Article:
Albums of the Year 2023
Like last year, my listening habits have been constrained by a reduced amount of listening at work and an increased consumption of podcasts and audio plays. Rather than list a top 20. I’ve picked two standout albums and then listed 20 albums that have shaped my listening.
Album of the year: Nails – Benefits
Nails is not an easy listen. It isn’t meant to be. Nails is a reaction to the state of a Tory-ruled post-Brexit Britain where people are punching down rather than up. Don’t expect this album to get a five star review from the Daily Mail.
I was worried this album wouldn’t work. Live, Kingsley spits his poetry with anger and despair over industrial noise and pounding drums. Their performances are visceral. After their gigs, you feel like you’ve gone a few rounds in the ring. On Nails, Benefits have managed to capture much of this anger. No effort has been made to make the noise more musical or tone down the anger. This is why it is my album of the year. Benefits dared to produce an uncompromising album knowing it could be commercial suicide.
Most of the album attacks the notion of patriotism and politicians who sell it to us. On tracks like Traitors, there’s also that strong sense of the alienation and anger you feel if you saw through the lies. There are also swipes at the working class who have bought into these lies. No excuses are being made. As Kingsley puts it, ‘You get the future you deserve’ and it’s clear Benefits think many have been fooled into punching down, rather than up.
The surprise on the album was Council Rust. After all the noise and angst. The final track is almost ambient. Kingsley calmly explores how we sit back while we see the world around us rust away, because most of us as are alright with the life we have. After all the angst and noise. It’s a poignant way to end the album.
Most Listened to album: Star Eaters Delight – Lael Neale
Lael Neale was unknown to me before this album was released. I noticed the album in one of the Apple Music categories and on first listen, it sounded pleasant, but didn’t jump out as anything special. A few weeks later, I noticed I had listened to it more than any other recent release. Something kept drawing me in.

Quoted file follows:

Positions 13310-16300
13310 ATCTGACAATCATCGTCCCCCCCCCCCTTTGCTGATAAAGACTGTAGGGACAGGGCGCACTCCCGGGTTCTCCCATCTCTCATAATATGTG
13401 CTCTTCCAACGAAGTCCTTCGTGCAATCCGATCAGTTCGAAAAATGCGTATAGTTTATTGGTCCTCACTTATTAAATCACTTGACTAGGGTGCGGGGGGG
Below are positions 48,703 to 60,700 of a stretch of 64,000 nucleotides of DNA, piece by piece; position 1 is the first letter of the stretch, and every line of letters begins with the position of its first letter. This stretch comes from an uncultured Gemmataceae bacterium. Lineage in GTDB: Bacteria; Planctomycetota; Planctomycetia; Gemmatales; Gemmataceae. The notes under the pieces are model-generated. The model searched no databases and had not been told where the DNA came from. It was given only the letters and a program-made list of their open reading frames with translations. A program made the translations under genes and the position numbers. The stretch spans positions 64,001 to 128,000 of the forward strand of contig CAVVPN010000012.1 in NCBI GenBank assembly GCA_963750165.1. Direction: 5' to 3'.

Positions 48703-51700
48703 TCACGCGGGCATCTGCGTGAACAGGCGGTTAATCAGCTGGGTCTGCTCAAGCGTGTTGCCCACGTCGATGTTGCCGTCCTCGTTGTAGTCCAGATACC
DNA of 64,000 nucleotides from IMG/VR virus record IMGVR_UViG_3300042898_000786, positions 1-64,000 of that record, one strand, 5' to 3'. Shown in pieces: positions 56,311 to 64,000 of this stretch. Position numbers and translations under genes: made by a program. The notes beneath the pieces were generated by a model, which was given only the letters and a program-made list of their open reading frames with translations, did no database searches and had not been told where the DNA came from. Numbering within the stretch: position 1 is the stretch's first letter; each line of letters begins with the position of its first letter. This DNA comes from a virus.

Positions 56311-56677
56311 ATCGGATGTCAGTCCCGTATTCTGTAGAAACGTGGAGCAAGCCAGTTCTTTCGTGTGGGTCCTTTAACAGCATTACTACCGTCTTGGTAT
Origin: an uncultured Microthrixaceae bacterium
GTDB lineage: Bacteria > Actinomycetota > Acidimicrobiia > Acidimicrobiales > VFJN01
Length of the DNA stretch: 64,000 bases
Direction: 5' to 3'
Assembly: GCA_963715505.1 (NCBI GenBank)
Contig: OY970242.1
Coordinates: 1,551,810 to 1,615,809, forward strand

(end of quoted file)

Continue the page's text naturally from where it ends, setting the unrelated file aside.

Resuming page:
Star Eater’s Delight is the perfect example of how a catchy first song can draw the listener in. The album starts with infectious ‘I am the river’. There’s a familiarity about the song. But the song is breathless. It is like the song is being played at a faster speed. By the end of the song you are hooked. The album then pauses to let you get your breath back. With its church organ and religious imagery, ‘If I had no wings’ is like a familiar church hymn. One sung in an idealised wooden church with a white picket fence that is stuck in the 1950s. This format is repeated across the album. Every song feels familiar and timeless. But there’s also twist that makes them sound fresh, no matter how often you come back to the album.
Other notable albums
- Alabaster Deplume – Salty Road Dogs Victory Anthem
- Anna B Savage – inFLUX
- Baba Ali – Laugh Like A Bomb
- Band of Holy Joy – Fated Beautiful Mistakes
- Bar Italia – The Twits
- David Julyan – Hireth
- Esben and the Witch – Hold Sacred
- Hamish Hawk – Angel Numbers
- HMLTD – The Worm
- James Yorkston, Nina Persson & The Second Hand Orchestra – The Great White Sea Eagle
- John J Presley – Chaos and Calypso
- The Kills – God Games
- Lankum – False Lankum
- M(h)aol – Attachment Styles
- Murder Capital – Gigi’s Recovery
- Mandy, Indiana – I’ve Seen A Way
- Me Lost Me – PRG
- Model/Actriz – Dogsbody
- Pale Blue Eyes – This House
- Ulrika Spacek – Compact Trauma